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Not Puzzles, but Scenes: Cinematic Gameplay Interactions
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Not Puzzles, but Scenes: Cinematic Gameplay Interactions

June 5, 2013 Article Start Previous Page 4 of 5 Next

We made dozens of layouts and small variations of certain areas, especially at the beginning of the game; at the same time we felt that we could not over-simplify these situations. We were always trying to keep something of the elements that we believed puzzles should have.

But it didn't work. We keep simplifying and, suddenly, the most "over-simplified" situations turned out to be the most satisfying for the players. I could verify this firsthand when I showed the game at PAX East.

A Practical Example

In this section I'm going to explain how and why we modified the layout of one of the sections in the first part of the game.

If you have played the game, you will probably remember this area:

This diagram represents it:

This part of the game can only be solved in this way:

  • The player can only access the exit by jumping over the fence (4) from (3).
  • At (3) there is a shock hazard that kills the player.
  • The player must interact with the contextual action (1) that deactivates the shock hazard of (3).
  • The contextual action is "guarded" by two zombies. At this point of the game the player is defenseless and must not come in contact with the zombies.
  • The only option for the player is to taunt the zombies from (2). Zombies are attracted to the player and get killed by the hazard below. The way is then free for the player to interact with (1), get to (3) and jump over (4).
  • If the player doesn't taunt the zombies from (2) and jumps over the hazard, the zombies start moving towards him with no possible exit.
  • On the top of that, as the player gets to (2), a huge "Tutorial Hint" appears on screen, inviting the player to taunt the zombies.

As you read it, it might sound a bit complex, but as there is only one solution and any other attempt always kills the player, which is the clearest feedback. The players are actually completely guided toward the correct solution.

"Guided," yes, but they feel that they have been smart enough to cheat two zombies, unblock his path and find the exit.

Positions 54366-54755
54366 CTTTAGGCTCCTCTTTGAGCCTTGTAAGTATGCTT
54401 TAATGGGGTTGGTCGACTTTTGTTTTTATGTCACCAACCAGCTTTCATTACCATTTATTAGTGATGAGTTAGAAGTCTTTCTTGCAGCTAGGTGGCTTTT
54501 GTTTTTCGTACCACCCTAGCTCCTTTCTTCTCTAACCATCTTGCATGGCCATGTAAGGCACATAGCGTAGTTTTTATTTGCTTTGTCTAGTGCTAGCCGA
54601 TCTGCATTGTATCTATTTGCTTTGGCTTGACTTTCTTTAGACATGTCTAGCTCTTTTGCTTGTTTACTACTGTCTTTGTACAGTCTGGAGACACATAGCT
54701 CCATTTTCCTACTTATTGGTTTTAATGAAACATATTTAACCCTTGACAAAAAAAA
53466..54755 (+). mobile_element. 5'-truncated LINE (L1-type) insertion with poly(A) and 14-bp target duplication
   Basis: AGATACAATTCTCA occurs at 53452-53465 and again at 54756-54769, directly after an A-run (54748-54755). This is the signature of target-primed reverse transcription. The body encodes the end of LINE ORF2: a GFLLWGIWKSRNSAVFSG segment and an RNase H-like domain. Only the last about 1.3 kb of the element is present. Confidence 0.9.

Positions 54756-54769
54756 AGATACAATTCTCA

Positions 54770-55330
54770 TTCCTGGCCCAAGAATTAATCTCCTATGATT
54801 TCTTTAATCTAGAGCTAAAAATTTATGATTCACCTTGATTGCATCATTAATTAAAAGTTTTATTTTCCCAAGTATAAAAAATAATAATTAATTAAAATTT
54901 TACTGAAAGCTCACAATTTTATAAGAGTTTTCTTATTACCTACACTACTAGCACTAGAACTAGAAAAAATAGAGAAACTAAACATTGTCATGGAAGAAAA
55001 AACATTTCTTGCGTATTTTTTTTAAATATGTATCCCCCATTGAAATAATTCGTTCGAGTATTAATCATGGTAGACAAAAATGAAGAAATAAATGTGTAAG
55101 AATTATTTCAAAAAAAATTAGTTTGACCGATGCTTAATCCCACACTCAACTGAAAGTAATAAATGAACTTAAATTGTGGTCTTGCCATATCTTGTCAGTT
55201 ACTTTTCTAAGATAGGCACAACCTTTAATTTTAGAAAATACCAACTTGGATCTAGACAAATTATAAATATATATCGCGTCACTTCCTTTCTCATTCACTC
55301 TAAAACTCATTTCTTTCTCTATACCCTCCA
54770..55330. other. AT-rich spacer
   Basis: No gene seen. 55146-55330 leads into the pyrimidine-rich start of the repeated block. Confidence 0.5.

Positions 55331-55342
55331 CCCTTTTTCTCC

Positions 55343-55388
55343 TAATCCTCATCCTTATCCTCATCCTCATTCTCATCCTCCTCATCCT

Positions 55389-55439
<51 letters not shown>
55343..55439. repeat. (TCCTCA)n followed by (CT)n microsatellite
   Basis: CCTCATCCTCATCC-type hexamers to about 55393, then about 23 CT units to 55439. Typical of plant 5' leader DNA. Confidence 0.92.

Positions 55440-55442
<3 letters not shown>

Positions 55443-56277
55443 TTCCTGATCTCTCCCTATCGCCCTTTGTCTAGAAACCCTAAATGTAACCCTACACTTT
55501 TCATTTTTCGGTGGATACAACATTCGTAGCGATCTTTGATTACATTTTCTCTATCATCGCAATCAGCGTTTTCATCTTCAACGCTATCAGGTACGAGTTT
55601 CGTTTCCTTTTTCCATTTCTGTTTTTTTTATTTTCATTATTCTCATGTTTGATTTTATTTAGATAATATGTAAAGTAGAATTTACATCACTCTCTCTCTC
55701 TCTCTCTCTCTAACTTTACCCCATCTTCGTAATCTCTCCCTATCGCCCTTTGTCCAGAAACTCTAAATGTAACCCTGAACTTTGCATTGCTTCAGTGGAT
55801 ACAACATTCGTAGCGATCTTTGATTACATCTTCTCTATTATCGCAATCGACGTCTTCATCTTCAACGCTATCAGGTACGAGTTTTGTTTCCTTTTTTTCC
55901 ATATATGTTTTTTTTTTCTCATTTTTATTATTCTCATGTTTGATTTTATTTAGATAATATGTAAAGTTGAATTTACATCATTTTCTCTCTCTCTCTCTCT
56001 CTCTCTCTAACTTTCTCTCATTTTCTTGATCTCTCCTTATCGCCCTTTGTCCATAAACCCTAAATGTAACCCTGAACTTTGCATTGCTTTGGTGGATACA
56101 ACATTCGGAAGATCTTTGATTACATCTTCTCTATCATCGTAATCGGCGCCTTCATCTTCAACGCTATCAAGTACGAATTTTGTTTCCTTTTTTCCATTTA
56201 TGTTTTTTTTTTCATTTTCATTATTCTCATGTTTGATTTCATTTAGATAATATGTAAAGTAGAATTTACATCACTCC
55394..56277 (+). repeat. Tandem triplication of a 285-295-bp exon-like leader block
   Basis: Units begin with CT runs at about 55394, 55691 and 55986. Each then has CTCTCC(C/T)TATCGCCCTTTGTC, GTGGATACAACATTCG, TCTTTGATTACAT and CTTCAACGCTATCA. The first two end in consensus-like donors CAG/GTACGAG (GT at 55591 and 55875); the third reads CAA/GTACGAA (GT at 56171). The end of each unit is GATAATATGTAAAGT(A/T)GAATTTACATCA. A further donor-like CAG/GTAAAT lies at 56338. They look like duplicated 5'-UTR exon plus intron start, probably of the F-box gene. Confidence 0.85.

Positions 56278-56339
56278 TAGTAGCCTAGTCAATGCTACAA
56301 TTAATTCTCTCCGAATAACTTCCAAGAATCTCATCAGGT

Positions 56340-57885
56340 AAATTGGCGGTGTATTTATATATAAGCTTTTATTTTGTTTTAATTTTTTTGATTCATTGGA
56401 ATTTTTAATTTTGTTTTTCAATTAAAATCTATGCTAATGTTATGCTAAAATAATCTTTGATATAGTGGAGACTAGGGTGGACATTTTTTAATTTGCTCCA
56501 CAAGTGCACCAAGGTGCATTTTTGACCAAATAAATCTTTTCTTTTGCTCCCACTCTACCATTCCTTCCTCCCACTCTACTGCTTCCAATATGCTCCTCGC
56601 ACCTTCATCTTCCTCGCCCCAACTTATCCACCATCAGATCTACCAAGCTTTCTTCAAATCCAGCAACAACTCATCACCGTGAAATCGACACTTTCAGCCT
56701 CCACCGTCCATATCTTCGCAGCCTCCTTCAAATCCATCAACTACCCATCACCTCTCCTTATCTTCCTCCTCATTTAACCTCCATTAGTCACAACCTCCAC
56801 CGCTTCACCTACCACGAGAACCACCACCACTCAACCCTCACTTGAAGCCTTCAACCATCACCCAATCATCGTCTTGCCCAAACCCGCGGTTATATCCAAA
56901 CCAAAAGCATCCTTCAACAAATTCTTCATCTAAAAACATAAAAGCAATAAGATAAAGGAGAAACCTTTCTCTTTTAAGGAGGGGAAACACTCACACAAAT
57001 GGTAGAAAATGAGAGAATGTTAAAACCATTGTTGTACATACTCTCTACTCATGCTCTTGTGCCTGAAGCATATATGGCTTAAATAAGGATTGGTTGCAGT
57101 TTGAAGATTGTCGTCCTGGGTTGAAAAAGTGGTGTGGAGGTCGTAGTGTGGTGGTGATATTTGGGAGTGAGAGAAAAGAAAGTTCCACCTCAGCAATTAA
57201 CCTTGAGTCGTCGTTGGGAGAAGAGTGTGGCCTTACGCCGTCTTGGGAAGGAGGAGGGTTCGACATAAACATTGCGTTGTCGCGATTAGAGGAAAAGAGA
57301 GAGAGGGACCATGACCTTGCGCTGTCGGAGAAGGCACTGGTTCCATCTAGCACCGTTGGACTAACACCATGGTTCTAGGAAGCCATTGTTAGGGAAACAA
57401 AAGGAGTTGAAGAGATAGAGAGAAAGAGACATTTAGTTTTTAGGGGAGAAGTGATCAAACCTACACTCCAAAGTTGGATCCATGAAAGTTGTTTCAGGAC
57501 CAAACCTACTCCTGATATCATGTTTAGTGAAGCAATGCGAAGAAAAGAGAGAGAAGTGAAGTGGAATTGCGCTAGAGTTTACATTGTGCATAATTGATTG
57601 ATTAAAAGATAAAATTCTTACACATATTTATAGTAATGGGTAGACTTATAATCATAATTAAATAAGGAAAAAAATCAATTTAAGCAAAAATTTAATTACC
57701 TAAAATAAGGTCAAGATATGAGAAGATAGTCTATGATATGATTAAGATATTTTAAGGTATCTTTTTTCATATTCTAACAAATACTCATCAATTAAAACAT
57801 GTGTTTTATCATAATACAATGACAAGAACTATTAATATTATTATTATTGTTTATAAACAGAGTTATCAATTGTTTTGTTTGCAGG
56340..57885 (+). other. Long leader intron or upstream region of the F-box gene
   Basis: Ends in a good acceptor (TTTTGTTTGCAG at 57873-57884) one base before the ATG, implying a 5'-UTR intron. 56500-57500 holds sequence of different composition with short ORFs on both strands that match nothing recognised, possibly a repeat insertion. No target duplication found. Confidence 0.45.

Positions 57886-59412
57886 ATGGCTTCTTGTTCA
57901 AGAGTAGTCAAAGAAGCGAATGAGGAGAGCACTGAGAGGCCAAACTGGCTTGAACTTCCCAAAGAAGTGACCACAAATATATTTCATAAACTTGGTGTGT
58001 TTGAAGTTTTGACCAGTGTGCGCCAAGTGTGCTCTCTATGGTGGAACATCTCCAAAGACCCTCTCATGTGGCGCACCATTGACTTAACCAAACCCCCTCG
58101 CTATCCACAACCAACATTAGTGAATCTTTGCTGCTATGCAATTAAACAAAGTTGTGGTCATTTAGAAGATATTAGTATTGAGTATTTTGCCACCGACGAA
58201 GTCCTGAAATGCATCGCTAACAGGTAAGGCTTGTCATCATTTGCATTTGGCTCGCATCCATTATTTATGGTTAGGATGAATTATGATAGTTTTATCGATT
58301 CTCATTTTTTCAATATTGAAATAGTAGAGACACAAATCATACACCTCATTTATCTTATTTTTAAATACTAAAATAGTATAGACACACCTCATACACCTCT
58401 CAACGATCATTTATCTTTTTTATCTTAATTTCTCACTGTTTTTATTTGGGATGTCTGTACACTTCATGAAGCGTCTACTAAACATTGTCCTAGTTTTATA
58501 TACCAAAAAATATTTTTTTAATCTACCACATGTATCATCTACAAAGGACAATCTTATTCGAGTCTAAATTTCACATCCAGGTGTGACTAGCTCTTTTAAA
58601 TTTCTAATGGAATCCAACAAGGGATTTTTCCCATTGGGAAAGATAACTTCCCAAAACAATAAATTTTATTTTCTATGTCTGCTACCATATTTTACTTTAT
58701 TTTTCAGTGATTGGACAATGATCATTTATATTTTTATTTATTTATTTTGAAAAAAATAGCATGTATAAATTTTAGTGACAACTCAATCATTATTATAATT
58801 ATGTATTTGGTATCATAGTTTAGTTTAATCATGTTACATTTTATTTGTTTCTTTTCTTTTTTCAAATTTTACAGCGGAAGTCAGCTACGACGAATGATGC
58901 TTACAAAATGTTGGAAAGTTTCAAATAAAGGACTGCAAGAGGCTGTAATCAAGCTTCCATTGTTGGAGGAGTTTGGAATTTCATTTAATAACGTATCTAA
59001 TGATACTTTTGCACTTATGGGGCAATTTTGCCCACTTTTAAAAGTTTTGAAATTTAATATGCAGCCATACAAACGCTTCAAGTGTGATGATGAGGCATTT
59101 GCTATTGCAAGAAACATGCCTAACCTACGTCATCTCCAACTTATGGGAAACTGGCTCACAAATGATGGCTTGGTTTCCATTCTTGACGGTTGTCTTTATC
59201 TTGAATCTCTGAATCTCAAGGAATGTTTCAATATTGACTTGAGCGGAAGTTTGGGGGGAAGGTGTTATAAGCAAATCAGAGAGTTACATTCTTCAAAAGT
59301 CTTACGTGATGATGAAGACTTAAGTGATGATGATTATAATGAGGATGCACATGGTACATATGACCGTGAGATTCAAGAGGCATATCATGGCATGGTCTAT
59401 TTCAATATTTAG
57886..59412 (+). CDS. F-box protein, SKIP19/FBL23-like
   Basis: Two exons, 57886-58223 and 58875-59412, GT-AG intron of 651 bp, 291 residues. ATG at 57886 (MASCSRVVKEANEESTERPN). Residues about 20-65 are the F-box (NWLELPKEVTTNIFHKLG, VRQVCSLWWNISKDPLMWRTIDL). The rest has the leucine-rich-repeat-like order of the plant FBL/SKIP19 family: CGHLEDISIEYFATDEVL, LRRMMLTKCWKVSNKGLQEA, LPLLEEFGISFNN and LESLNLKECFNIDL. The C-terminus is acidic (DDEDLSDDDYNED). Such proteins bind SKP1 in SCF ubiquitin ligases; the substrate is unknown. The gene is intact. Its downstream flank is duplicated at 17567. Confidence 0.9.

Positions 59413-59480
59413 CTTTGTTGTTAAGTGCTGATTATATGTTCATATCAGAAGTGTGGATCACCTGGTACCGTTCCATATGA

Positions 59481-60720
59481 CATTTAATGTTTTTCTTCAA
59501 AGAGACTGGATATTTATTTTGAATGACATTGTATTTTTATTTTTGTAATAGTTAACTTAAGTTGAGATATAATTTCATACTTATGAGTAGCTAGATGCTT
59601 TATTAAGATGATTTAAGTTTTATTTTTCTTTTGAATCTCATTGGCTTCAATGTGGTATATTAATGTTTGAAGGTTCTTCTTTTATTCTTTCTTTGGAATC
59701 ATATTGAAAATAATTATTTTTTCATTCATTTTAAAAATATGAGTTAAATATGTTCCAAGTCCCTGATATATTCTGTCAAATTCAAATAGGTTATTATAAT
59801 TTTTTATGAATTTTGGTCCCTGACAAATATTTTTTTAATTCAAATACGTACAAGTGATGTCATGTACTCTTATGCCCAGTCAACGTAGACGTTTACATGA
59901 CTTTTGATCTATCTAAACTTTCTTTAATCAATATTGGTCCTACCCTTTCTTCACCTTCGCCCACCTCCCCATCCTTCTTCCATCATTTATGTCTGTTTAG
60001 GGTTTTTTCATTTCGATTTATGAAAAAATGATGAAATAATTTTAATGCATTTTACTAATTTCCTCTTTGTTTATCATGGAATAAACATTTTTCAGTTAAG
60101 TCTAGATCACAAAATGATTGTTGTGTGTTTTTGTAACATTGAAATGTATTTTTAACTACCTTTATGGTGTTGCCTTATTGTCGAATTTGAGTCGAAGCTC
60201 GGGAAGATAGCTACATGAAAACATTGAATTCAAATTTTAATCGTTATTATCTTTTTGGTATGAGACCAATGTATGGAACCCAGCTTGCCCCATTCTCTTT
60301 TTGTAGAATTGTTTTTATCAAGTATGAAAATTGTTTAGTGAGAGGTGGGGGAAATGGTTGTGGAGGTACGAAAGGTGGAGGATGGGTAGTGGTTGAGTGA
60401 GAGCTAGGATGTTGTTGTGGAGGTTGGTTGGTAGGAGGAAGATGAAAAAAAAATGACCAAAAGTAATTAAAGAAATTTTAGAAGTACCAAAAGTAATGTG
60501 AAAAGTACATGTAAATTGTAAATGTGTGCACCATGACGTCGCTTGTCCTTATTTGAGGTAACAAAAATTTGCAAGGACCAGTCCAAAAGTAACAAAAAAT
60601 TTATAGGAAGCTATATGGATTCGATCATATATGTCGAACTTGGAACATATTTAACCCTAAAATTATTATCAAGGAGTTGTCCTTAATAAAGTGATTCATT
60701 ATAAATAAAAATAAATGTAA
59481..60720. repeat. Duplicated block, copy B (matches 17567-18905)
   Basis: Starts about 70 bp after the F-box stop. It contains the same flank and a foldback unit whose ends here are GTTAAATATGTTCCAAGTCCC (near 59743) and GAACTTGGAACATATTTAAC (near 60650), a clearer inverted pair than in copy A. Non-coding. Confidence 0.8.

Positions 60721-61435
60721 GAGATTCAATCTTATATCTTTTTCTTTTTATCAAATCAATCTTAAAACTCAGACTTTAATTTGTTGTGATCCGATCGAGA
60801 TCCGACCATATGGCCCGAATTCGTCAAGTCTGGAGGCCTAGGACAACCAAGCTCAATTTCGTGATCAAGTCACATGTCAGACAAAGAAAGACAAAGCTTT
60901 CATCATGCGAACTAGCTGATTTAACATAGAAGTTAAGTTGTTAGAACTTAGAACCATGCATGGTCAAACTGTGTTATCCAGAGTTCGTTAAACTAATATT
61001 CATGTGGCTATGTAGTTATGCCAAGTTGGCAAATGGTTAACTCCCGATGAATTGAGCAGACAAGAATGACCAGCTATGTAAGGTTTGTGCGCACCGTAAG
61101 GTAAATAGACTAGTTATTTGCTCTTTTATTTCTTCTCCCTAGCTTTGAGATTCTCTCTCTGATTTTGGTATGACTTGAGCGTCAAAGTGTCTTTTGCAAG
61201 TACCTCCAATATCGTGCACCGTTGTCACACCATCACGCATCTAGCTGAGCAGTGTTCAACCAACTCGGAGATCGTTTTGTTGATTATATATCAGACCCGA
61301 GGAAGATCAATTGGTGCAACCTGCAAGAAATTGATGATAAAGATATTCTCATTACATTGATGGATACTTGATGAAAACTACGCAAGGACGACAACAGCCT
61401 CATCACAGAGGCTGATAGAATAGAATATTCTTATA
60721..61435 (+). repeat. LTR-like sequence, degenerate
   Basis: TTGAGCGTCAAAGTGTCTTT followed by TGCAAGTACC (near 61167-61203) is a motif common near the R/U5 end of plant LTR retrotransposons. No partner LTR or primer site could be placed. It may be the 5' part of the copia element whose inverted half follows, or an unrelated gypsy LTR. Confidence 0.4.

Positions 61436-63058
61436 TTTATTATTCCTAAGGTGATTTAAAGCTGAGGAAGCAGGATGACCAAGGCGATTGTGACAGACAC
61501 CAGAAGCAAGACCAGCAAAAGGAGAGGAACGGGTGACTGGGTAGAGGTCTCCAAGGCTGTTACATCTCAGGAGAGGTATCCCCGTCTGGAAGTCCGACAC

However, this area used to look like this:

And this is the diagram of this layout:

The idea behind is exactly the same as the other version: the player must attract the zombies to (2).

While the zombies are moving to (2), the player must go over the big generator (5), interact with the contextual action (1) to deactivate the hazard at (3), climb to (3) and, finally, jump over the fence (4) to access the exit.

It seems like it would make players feel smarter than the previous one, right?

This is what we thought, as designers:

  • The player can navigate the area and it is not restricted to a small safe zone: more freedom.
  • There's no need to use the "taunt" action. The player might walk near the zombies and then run away: more choices.
  • The player has to perform an action while the zombies are still "active": more challenge.

So more freedom, choices, and challenge -- that sounds great.

However, this is what's going on in the player's head:

  • There is not a clear place to start.
  • The generator (5) is something big, with a complex shape that seems to have a hidden purpose. In addition, it's not clear that the player and the zombies can walk behind the obstacle.
  • There is nothing that tells the player if what he is doing is right, wrong, or pointless.

No clear feedback and multiple solutions: Noise. The worst enemy of the designer.

This quick example shows how a simpler layout, even though it might look less interesting is, in the end, much more satisfying for the players. 

Article Start Previous Page 4 of 5 Next

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